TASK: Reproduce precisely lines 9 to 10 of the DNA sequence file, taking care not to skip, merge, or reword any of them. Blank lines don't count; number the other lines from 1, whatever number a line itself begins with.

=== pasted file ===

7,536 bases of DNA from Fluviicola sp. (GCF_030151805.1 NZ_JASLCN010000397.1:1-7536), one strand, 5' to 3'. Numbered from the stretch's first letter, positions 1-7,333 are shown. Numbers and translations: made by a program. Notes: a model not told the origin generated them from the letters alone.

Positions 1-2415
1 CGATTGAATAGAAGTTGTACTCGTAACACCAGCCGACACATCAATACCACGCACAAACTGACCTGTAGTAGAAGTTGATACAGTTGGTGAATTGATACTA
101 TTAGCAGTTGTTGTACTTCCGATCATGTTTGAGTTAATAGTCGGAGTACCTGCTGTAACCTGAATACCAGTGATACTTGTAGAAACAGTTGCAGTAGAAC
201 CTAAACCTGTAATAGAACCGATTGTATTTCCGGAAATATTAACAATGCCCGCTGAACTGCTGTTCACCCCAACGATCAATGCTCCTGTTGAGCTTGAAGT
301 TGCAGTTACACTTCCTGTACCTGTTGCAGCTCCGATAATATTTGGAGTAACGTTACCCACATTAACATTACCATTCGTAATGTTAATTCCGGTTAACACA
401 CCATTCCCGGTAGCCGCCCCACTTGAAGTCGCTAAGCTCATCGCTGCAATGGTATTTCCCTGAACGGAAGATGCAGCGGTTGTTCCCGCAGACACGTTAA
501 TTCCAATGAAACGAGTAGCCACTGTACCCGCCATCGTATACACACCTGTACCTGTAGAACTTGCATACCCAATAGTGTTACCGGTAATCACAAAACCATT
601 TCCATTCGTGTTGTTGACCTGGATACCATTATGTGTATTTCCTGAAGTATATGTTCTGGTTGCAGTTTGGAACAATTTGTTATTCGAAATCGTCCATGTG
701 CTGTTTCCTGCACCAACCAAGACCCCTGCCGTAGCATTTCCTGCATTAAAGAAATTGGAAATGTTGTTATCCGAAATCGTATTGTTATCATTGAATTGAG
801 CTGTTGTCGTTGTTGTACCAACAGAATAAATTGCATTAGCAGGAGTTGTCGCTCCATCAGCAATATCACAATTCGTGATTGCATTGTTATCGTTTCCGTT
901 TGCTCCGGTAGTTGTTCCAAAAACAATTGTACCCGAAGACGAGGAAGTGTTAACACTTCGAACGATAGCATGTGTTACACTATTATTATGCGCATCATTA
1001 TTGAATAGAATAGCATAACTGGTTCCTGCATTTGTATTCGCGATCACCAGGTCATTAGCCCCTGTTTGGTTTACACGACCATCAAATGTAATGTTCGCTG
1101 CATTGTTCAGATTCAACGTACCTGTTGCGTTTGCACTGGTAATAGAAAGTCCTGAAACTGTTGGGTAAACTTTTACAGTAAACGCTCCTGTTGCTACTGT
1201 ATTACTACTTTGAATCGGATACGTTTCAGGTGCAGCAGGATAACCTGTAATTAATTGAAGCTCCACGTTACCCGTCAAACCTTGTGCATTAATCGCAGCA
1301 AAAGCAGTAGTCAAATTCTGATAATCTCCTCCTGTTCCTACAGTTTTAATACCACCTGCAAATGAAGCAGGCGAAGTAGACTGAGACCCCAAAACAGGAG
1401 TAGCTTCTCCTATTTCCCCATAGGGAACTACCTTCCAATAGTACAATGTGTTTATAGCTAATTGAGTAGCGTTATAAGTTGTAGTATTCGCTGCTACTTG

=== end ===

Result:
601 TCCATTCGTGTTGTTGACCTGGATACCATTATGTGTATTTCCTGAAGTATATGTTCTGGTTGCAGTTTGGAACAATTTGTTATTCGAAATCGTCCATGTG
701 CTGTTTCCTGCACCAACCAAGACCCCTGCCGTAGCATTTCCTGCATTAAAGAAATTGGAAATGTTGTTATCCGAAATCGTATTGTTATCATTGAATTGAG